SURNAME: Claude and his siblings births were registered in the surname 'Pendleton' although some of the children had 'Cowpe' as a second name. Census returns were in the surname 'Pendleton' until 1901 when Henry and Sarah and the four children still living with them were recorded as 'Cowpe-Pendleton'. Their other three children were using the surname 'Cowpe' in 1901. By 1911, six years after their father's death, all the children were using the surname 'Cowpe' as was their mother. CWGC: 'Son of the late Mrs. Cowpe, of Mansfield Woodhouse, Notts.; husband of Florence May Smith (formerly Cowpe), of 40, The Bungalows, New Edlington, Doncaster.' CWGC headstone personal inscription: 'A noble life, a noble, death they miss him most who loved him best' Probate: Cowpe Claude of Priory-road Mansfield Woodhouse Nottinghamshrie died 17 July 18918 in France. Probate Nottingham 30 December to Frank Warner Cowpe butcher. Effects £10 Mansfield Reporter, 26 July 1918: ‘Mansfield Woodhouse. Killed. We are deeply sorry to learn the news this week that Lance-Corporal Claude Cowpe has fallen in France. The news is not official, but has come through a comrade, who, in a letter, states that he met with his death whilst in the support trenches some distance behind the line. An enemy shellburst, it is stated, and he with several others were hit. Lance Corporal Cowpe is the brother of Councillor WE Cowpe, and has been in France some 18 months. He was attached to the Sherwoods.’ (www.britishnewspaperarchive.co.uk) Mansfield Reporter, 2 August 1918. Report of a meeting fo the Mansfield Woodhouse Urban District Council. ‘Before the ordinary business of the meeting was proceeded with a resolution of sympathy was passed to Councillor [WE] Cowpe on the loss of his brother, killed in France after 18 months service overseas.’ (www.britishnewspaperarchive.co.uk) Report published on 30th August 1918 in the Mansfield Reporter and Sutton Times :- “CORPL. CLAUDE COWPE. “Mansfield Woodhouse Killed. “We much regret to announce the death in action of Lance-Corporal Claude Cowpe, of the Lewis Gun Platoon of the 15th Sherwood Foresters, during the night of the 16th and 17th July last. Lance-Corpl. C. Cowpe, who was the son of the late Mr. Henry Cowpe and Mrs. Cowpe, of Priory-road, Mansfield Woodhouse, and an old Brunts scholar, joined the army in 1915, and had been in France a year and eight, months when he met his untimely end, being struck by a shell, while in the support trenches, just when his platoon was about to be relieved. A Mansfield man, one the stretcher bearers who was called out at the time, says he died almost instantly and is buried in the cemetery of a pretty French village at the back of the line, a cross erected by the battalion marking the position of his grave. “Lance-Corporal Claude Cowpe took part in resisting the great German offensive of March 21st last, which had such disastrous results for the British arms, and in which he rendered very good service. He was much esteemed by all who knew him. as the following letters from his Officer and the Chaplain testify: — “15th Sherwood Foresters, B.E.F. “Sir, — I much regret to inform; you that your brother, Lance-Corpl. Cowpe, was killed in action on the 17th of July. A shell fell into his dugout and killed him outright. He was a very reliable man, and I esteemed him greatly. His loss is great to his comrades out here, by whom he was well liked. Offering you this small comfort in your bereavement, sincerely yours. C. WITHS, 2-Lt., O.C. 11th Platoon, Y. Company. “Dear Mr. Cowpe, .— You will have received word ere now that your brother, Lance-Corpl. C. Cowpe 60662, was killed in action three days ago. I want simply to express my deep sympathy with you. I knew your brother intimately and liked him as a man, and admired him exceedingly as a soldier. The Lewis Gun Officer has just remarked to me, “Cowpe was one of my best men,” and I can easily believe that. I pray God to comfort you in your sorrow, yours sincerely, GEO. SMISSON, C.F., Attd. 15th Sherwood 'Foresters. “A memorial service, attended by various members of the deceased's family and friends, was held on Sunday, [25th August 1918] by the Rey. E. T. Harcombe, at St. Edmund's, Church, at which the deceased worshipped.” Above courtesy of Jim Grundy and his facebook pages Small Town Great War Hucknall 1914-1918 Mansfield Reporter,’Deaths’, 30 August 1918: ‘Cowpe. 16/17 July 1918, Claude Cowpe (Lance-Corporal), Lewis Platoon, 15th Sherwood Foresters, BEF. Killed in Action. ‘They miss him most who loved him best.’ From his loving Wife and Children.’ (www.britishnewspaperarchive.co.uk) Mansfield Reporter, ’Deaths’, 30 August 1918: 'Cowpe. 16/17 July 1918, Claude Cowpe (Lance-Corporal), Lewis Gun Platoon, 15th Sherwood Foresters, BEF. Killed in Action. ‘’Ever in our thoughts.’ From his loving Mother, brothers and Sisters.’ (www.britishnewspaperarchive.co.uk) Mansfield Reporter,’Deaths’, 30 August 1918: ‘Cowpe. 16/17 July 1918, ‘Claude Cowpe (Lance-Corporal), Lewis Gun Platoon, 15th Sherwood Foresters, BEF. Killed in Action. ‘Death divides, but memory clings,’ Ever remembered by his loving brother Warner [Frank Warner].’ (www.britishnewspaperarchive.co.uk) Mansfield Reporter, 30 August 1918: ‘Mansfield Woodhouse. Memorial Service. The doleful muffled peal of the church bells on Sunday [25 August] was another reminder that more of our brave Woodhouse boys have made the supreme sacrifice in the war. The service was in memory of Private (sic) Claude Cowpe, Private Harry Cope and Private Walter Cooper, and was conducted by the Rev. J Redfern.’ (www.britishnewspaperarchive.co.uk) Note: 92222 Private Walter Cooper East Yorks Regiment, 2 August 1918 and Private Harry Cope 31822 Private 9th Bn Sherwood Foresters, 4 October 1917. (See records on this Roll of Honour) Registers of Soldiers' Effects: widow Florence Cowpe was his sole legatee.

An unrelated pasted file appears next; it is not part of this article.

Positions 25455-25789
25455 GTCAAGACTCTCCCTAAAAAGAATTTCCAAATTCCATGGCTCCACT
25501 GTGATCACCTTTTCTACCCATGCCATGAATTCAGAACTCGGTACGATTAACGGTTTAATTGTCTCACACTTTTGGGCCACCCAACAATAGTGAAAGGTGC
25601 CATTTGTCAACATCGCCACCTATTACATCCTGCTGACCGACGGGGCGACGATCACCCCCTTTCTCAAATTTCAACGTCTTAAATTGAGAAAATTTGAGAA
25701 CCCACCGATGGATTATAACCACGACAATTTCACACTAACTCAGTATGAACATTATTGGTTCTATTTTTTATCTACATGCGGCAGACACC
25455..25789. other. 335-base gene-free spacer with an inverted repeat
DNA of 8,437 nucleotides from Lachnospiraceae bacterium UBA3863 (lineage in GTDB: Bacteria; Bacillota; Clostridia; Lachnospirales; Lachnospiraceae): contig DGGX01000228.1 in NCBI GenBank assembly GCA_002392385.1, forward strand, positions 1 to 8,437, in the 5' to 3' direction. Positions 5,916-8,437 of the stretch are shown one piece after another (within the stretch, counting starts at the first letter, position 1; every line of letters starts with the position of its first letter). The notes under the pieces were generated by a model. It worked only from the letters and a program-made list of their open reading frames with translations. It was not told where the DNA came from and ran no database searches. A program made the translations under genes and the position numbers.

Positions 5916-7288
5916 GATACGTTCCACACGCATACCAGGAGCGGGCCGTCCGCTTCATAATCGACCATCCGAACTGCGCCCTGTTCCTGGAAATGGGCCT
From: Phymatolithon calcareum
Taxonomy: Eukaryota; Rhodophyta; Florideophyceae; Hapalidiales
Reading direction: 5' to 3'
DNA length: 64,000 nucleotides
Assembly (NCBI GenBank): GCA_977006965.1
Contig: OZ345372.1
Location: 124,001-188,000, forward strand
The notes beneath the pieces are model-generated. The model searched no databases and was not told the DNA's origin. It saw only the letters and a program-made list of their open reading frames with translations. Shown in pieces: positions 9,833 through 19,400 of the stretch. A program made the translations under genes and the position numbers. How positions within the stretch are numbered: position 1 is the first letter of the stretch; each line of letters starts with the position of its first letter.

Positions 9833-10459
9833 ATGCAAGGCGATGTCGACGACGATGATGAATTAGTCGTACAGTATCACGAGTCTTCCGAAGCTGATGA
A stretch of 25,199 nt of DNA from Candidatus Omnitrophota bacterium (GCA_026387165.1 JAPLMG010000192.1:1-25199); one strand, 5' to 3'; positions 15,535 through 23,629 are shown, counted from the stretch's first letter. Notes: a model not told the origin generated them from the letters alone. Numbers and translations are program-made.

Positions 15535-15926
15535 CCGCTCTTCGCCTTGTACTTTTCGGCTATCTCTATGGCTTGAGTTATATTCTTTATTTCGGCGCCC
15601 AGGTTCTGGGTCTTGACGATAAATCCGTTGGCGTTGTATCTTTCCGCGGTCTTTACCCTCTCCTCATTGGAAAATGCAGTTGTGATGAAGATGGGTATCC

Remembered on